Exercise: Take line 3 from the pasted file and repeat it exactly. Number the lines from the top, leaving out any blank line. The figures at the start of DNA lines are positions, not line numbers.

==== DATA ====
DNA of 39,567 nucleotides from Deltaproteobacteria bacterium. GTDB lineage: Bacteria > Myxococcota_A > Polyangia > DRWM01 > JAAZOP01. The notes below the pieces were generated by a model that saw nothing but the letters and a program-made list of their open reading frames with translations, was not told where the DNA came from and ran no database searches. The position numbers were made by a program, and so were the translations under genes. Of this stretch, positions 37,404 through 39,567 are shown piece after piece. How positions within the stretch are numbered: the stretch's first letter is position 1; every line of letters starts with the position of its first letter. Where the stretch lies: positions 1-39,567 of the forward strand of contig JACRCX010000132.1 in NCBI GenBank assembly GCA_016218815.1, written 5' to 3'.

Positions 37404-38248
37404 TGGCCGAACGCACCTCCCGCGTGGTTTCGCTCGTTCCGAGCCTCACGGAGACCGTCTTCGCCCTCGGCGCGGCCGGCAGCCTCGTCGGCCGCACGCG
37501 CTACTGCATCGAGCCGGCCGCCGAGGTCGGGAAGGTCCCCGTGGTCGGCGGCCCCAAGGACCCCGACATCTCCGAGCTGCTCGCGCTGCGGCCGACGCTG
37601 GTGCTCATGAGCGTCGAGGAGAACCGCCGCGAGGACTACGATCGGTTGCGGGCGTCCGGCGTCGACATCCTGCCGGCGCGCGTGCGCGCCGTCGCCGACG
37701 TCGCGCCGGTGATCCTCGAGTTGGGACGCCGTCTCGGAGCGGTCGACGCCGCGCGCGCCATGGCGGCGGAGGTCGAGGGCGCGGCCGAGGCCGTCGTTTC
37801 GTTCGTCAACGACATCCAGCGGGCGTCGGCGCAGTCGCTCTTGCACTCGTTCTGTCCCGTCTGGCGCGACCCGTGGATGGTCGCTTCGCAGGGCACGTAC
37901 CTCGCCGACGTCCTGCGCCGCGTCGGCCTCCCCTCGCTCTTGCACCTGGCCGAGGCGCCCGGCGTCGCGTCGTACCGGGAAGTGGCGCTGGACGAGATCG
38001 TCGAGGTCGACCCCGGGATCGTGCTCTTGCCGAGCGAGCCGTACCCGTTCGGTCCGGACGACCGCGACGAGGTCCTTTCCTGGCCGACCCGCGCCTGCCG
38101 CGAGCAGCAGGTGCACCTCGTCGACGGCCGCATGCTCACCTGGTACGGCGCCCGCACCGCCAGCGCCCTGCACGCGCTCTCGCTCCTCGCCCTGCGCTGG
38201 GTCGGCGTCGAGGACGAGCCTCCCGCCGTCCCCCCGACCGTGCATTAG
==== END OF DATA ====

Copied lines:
37404 TGGCCGAACGCACCTCCCGCGTGGTTTCGCTCGTTCCGAGCCTCACGGAGACCGTCTTCGCCCTCGGCGCGGCCGGCAGCCTCGTCGGCCGCACGCG